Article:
Democrats and the Politics of Executive Action on Immigration

Reports that the House Republican leadership will not consider immigration legislation during the present Congress once again raises the prospects that President Obama will take executive action on immigration. Recent polling conducted by Latino Decisions for the Center for American Progress Action Fund suggests that executive action on immigration could help to offset some of the headwinds that Democratic candidates are facing as the 2014 midterm elections approach.

The poll of 800 Latino voters finds broad support for many executive policy options including granting temporary work permits and stopping deportations of unauthorized immigrants without criminal records (summary results here). More significant for the Democrats’ near term prospects, the poll finds sharp increases in enthusiasm for the Democrats if the president acts.


However, if executive action does not materialize, most Latino voters indicate they will be less enthusiastic about participating in November, and less enthusiastic about supporting Democrats.


In this respect, the results suggest effects similar to those stemming from President Obama’s use of executive authority in June 2012 to create the Deferred Action for Childhood Arrivals (DACA) program. After the DACA announcement, Latino Decisions polling found upticks in Latino enthusiasm for participating in the 2012 election, and favorability for Democrats.


Indeed, if President Obama had not directed the Department of Homeland Security to defer deportation of some undocumented youth who came to the United States as children, it is difficult to think that Latino voters would have cast their ballots so overwhelmingly for Democratic candidates.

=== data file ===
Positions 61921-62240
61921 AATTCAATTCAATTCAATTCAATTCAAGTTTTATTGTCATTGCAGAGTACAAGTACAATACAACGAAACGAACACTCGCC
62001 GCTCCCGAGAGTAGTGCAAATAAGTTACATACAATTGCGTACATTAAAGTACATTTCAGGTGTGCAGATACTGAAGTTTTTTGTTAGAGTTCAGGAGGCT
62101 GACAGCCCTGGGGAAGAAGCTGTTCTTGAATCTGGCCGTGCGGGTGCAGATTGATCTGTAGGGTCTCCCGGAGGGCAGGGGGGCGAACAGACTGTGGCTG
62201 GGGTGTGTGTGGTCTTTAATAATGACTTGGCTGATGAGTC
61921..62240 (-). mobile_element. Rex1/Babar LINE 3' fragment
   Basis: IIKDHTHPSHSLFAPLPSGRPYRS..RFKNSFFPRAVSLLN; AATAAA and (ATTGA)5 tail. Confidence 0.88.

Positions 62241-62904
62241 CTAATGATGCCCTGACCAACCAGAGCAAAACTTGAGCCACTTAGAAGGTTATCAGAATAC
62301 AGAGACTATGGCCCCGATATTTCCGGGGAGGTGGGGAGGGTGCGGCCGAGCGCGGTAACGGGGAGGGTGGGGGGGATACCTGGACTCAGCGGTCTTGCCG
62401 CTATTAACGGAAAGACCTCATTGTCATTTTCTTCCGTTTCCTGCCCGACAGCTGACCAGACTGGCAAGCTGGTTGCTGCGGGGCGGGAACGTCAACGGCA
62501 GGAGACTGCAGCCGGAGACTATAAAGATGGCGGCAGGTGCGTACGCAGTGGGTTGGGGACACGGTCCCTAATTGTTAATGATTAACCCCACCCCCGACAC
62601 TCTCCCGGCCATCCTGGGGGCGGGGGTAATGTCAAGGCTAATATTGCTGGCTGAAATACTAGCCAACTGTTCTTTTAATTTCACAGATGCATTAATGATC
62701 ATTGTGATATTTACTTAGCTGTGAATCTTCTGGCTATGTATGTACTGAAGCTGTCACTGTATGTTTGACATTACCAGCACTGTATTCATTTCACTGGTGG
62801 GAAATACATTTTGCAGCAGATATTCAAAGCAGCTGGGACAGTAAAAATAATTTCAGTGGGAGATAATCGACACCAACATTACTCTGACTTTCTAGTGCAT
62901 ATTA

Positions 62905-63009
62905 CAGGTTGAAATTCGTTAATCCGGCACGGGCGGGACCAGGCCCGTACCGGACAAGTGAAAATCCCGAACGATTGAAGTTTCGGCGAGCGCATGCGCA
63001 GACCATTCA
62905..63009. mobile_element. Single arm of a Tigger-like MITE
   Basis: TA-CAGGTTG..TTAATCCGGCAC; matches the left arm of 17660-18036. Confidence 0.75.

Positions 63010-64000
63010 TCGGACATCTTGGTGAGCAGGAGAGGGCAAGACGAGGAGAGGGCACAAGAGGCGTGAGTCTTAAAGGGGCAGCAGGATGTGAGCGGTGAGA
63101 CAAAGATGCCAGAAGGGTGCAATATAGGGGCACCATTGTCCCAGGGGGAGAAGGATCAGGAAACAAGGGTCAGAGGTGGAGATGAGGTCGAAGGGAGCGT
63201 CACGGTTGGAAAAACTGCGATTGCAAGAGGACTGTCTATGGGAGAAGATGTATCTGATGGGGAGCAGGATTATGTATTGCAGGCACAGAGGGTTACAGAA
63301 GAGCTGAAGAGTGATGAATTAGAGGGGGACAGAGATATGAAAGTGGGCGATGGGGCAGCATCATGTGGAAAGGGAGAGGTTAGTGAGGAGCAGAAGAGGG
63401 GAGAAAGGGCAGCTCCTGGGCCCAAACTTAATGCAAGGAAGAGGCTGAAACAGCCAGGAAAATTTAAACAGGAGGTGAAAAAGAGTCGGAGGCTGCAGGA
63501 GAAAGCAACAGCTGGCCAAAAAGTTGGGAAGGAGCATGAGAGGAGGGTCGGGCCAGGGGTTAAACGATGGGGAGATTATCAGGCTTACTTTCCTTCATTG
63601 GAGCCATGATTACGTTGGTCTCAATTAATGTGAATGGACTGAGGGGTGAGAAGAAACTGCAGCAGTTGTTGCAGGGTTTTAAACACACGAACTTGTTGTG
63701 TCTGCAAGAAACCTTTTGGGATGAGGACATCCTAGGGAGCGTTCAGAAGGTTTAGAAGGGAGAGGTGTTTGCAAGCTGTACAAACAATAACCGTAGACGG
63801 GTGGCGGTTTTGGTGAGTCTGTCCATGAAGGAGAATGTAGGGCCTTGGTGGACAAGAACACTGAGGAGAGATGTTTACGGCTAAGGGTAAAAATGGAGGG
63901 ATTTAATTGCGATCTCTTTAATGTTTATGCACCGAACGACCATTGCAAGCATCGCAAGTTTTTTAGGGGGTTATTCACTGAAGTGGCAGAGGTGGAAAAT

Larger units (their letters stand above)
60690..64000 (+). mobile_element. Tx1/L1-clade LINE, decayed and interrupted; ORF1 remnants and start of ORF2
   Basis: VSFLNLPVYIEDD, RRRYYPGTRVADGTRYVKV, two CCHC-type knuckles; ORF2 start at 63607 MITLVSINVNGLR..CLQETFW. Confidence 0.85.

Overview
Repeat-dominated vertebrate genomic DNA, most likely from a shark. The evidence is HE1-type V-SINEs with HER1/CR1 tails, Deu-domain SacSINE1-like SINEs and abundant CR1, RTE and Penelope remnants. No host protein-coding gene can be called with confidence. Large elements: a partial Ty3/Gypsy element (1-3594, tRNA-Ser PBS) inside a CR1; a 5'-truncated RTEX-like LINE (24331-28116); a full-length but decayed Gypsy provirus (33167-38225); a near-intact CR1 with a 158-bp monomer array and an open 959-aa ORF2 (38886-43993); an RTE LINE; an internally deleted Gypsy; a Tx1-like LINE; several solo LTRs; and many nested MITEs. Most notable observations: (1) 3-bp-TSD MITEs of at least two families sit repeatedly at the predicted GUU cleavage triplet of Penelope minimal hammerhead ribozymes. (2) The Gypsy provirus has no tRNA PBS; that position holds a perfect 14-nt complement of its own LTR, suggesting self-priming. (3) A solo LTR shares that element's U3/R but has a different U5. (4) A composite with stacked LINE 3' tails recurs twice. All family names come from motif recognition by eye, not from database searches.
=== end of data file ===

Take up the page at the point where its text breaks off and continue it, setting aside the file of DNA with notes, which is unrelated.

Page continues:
Prior to the DACA announcement, the immigration narrative focused on record deportations on Obama’s watch, and the president’s failure to initiate immigration legislation in his first term. DACA, coupled with Mitt Romney’s pronouncements about self-deportation, boosted Latino engagement and continued the movement of Latino voters to the Democratic Party.


Of course, there are a number of differences between 2012 and 2014. Most obviously, while deportations remain salient and the influx of Central American children at the border poses a humanitarian crisis, the larger policy environment has changed.

Last June the Senate passed S.744, the Border Security, Economic Opportunity, and Immigration Modernization Act, and the president indicated he would sign into law. The Senate bill created a benchmark of what comprehensive immigration reform legislation should entail both in terms of policy, and what is expected by and acceptable to the vast majority of Americans. Moving legislation this far through the process and still coming up short solidifies the House Republicans’ culpability in failing to deliver on the Latino electorate’s most pressing policy priority.


This set of events echoes another pivotal moment in immigration politics: the failed efforts of 2006 and 2007. At the time, there was a good deal of finger-pointing about which party was responsible for derailing reform, but there was no such equivocation among Latino voters. Since that time, Latinos have increasingly and overwhelmingly favored Democratic candidates in each ensuing election.

Most notably, the shift in Latino support from Bush to Romney (40% to 23%) represents the largest inter-election movement of any racial or ethnic group between 2004 and 2012. The impact of this shift takes on even greater importance given that Latinos cast 3.6 million more votes in 2012 compared to 2004.

The political scenario in the upcoming midterm remains quite different from 2012. President Obama will not be on the ballot, and except for Colorado’s U.S. Senate race, there are no statewide federal races where Latino voters are positioned to be decisive. While Democrats could frame any executive action President Obama takes as a necessary response to Republican recalcitrant to gain further ownership of the immigration issue, the political benefits the party’s candidates may reap are likely to be limited to the House of Representatives.

In a follow-up analysis, I will examine the most vulnerable Democratic seats of this cycle – the six districts Mitt Romney carried in 2012 – and assess how executive action might play in these districts.

David Damore is a senior analyst at Latino Decisions, Associate Professor of Political Science at the University of Nevada Las Vegas, and a Senior Nonresident Fellow in the Brookings Institution’s Governance Studies Program.